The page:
The PTSD brain can be hard to trust when it gets jacked up. It just takes off down the road like a scared chihuahua. Too many things become anxiety producing and stressful. You become hyper-vigilant, and immediately jump to the worst possible conclusion in too many scenarios. In the far reaches of your mind you know that every situation in your life cannot possibly be this dire. But when your brain is amped up on PTSD fear it can be increasingly difficult to conjure up the objective and reasonable side of your brain. And with a certain amount of this hyper-vigilance, it does not take long before the dark veil of despair becomes a fixture over your head.
It works like this: First comes hypervigilance, then indefinite despair that is difficult to kick. You want to just shoo it away, but like an incessant weed, it comes back.
There are intermittent moments of hope, such as those fleeting moments with friends at breakfast, or the renewed energy from that breakfast that makes you think you can do some baking today. You head to the grocery store to get items to attempt a straight-forward recipe for gluten free donuts. But after trips to Bed, Bath and Beyond and the grocery store you find yourself seemingly glued to the seat of your car. You feel too heavy to move, and you know the floaty feeling is settling in. You make a phone call in order to reach out for help, but there is no answer. So, you turn up the air conditioning to try to jump start yourself out of being stuck. But you just get cold, you’re still stuck. You read your Facebook feed, and then your emails on your phone. Finally, you resolve to get out of the car. You have to plan it out in your mind: all the moves that will get you out of the car, and into the apartment. Your skills as a stage manager in college come in handy for this exercise.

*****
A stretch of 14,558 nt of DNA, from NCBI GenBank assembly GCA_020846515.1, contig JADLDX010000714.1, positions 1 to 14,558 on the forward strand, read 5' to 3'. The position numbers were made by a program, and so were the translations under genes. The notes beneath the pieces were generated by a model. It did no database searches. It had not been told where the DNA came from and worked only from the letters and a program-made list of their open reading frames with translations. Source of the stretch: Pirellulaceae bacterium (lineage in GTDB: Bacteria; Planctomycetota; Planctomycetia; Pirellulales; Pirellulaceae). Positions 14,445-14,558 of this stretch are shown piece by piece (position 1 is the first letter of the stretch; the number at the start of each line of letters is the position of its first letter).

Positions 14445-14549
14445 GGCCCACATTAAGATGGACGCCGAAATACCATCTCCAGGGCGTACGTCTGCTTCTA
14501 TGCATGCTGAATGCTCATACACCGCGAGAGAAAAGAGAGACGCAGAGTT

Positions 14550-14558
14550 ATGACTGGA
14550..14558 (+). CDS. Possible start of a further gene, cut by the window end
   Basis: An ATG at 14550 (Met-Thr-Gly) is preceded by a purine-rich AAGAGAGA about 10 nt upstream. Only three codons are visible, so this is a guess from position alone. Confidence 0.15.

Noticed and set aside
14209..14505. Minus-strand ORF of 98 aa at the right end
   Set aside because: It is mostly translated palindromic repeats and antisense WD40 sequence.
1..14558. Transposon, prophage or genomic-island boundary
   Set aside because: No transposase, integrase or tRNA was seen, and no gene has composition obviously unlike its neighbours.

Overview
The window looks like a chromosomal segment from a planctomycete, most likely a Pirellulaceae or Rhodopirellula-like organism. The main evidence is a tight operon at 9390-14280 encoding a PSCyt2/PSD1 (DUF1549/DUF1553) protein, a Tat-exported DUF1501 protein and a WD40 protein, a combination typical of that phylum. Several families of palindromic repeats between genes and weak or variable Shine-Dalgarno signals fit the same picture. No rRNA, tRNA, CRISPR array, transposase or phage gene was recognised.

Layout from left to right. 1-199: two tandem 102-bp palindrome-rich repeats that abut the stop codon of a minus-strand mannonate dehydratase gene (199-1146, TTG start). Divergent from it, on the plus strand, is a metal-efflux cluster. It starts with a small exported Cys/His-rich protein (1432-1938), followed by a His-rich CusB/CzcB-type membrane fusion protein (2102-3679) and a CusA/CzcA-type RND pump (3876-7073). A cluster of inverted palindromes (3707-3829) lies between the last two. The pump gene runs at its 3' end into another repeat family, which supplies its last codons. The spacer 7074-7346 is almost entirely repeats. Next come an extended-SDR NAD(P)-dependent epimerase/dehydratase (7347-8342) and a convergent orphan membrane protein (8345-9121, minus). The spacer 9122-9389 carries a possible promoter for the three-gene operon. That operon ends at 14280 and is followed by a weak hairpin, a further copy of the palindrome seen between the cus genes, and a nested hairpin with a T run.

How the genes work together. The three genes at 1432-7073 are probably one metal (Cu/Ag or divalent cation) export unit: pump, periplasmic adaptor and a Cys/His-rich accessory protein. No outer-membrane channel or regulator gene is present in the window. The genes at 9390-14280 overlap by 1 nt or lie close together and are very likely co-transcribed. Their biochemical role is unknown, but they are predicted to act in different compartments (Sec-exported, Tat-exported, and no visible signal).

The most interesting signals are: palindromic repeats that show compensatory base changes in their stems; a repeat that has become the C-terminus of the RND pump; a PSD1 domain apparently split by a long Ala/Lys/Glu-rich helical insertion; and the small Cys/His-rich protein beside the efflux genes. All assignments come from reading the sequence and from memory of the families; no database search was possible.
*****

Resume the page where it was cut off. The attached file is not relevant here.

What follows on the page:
Finally, you come inside the apartment and throw a leftover quiche in the oven for dinner. The gluten free donut recipe now seems like a far-fetched fantasy.
Somewhere in the back of your mind you know there are good reasons to keep going, keep trying. You decide that just for today you have to trust that those reasons are real and worthwhile. Otherwise, there is nothing else.
I know how it feels. I have been diagnosed with PTSD and Fibromyalgia that the doctors say is directly related to PTSD. Not many people understand what we go through, in fact, we are fortunate if we can find anyone who can. I have gone through various therapies and am being medicated, and although these things help, they are not a cure.
Thank you. This was such a relate-able way to describe the experience(s)!